There were, however, some points in which the English connexion was advantageous to Manx trade. Manxmen obtained bounties on the export of linen goods and cured herrings, articles which did not compete with those made by British manufacturers. 7 They also obtained the permission, asked for in vain in 1711, that all " Bestials or any other goods of the growth, product, and manufacture" 8 of the island, with, however, the important exceptions of woollen goods and beer, should be landed in Great Britain duty free. Further, they were allowed to import, free of duty, salt, boards, and timber, being the produce and manufacture of Great Britain, and iron, cotton, indigo, naval stores, &c. , from the British Plantations in America, on condition that they were shipped in British vessels ; while brown linen cloth, hemp or hemp seed, utensils and instruments employed in manufactures, fisheries, or agriculture, bricks and tiles, young trees, &c., might be imported on the same conditions from both Great Britain and Ireland.9 It must be remembered; too, that, as Manx ships had now become British ships, Manxmen were allowed to convey their exports and imports to and from the United Kingdom in their own ships. And it should also be mentioned that the free 10 importation of " corn or grain coming from any part or place whatsoever, except from Great Britain, 11 which they had previously enjoyed was not interfered with. So much for the influence of the English connexion on the Manx trader.
Let us now see how he was treated by his local authorities. Forestallers and regrators were punished as strictly as ever, and embargoes on the export of corn and other provisions were frequently imposed on the most inadequate pretexts.12 The effect of the embargoes was, as regards the traders, to curtail their opportunities of making money. They were, in fact, in such bondage to the landowners that they did not, as a rule, venture to take advantage of the free trade in foreign corn, 13 except for the purpose of the smuggling trade with Great Britain. Another circumstance which prejudicially affected Manx trade during the first few years of the nineteenth century was the existence of an enormous number of promissory notes or cards,14 issued by Manx tradesmen, for sums under twenty shillings. The circulation of these notes injured public credit, facilitated forgery, and nearly banished legitimate currency. 15 In 1813, the Duke of Atholl expressed his abhorrence of the system, 16 and, in 1816, a local newspaper remarked that "the circulating medium is universally allowed to be in the most deplorable condition," and that " the inconveniences therefrom are such as to threaten the island with general ruin."17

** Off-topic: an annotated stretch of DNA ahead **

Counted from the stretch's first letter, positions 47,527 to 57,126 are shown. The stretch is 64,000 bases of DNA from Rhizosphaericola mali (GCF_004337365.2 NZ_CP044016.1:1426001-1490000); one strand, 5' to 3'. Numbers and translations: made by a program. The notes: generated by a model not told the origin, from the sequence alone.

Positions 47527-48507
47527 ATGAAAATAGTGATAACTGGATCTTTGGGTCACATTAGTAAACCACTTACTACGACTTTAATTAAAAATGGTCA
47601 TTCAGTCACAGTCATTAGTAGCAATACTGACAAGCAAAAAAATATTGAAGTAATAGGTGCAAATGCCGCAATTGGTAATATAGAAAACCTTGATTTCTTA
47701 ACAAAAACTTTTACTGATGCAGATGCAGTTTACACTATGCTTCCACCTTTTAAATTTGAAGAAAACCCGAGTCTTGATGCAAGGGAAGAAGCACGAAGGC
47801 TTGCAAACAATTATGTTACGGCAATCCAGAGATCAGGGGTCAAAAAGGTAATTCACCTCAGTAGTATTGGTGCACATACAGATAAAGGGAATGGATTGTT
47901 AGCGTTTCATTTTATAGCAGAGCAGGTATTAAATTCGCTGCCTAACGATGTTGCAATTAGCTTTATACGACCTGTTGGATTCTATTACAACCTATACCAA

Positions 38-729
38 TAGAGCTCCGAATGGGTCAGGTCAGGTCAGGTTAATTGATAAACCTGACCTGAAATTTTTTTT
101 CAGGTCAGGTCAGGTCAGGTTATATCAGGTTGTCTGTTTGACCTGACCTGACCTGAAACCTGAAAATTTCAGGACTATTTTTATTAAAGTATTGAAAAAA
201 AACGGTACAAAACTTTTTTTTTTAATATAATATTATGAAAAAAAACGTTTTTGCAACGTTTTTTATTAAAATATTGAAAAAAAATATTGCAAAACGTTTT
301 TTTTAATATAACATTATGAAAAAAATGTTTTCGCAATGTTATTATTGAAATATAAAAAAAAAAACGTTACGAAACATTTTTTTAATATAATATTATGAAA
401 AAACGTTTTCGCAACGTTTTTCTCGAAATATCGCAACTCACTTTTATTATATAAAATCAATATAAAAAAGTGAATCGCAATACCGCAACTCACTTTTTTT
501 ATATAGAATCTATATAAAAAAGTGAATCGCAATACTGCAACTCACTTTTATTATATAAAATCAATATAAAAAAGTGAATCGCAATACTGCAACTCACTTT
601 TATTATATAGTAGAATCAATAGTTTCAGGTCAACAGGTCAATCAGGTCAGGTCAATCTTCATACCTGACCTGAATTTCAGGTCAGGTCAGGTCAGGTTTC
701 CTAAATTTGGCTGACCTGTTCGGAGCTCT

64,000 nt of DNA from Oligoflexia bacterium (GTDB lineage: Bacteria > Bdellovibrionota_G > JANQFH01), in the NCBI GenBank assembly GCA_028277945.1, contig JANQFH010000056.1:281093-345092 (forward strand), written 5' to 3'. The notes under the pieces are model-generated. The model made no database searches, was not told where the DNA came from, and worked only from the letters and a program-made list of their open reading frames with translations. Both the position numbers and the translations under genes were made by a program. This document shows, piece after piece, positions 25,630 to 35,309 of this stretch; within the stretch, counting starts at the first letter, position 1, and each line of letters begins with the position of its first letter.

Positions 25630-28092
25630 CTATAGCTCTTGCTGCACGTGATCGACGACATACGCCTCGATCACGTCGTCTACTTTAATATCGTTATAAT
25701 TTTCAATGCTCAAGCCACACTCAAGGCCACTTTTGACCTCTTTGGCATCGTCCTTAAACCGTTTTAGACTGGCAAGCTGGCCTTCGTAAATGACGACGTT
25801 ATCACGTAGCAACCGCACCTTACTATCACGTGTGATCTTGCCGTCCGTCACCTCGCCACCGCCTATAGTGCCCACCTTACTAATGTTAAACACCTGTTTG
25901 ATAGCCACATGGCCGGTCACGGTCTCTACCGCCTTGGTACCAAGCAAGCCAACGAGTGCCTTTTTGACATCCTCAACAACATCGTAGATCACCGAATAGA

To cure this state of things, an Act was passed in 1817 which abolished all notes under the value of £1, made the real and personal estates of the issuers liable for their payment, and ordered that no bank notes of the value of £1 or above should be issued without a licence costing £20. 18 This legislation produced a very wholesome effect in promoting the improvement of trade which gradually revived.
The revival was assisted by the initiation of occasional steam communication in 1819, and by the regular 19 establishment of stage coaches in 1821. Very remarkable was the change which the use of steamers for transit between Man and the mainland made in bringing the little island into closer and less intermittent connexion with its neighbours.20 Its full advantage was not felt till 1829, when the steam communication between Douglas and Liverpool became a regular one by the institution of sailings in accordance with the tides, three times weekly. So great was the consequent influx of strangers that, at the end of the year, a Manx company 21 was formed to purchase " a steampacket for the exclusive service of the Island." 22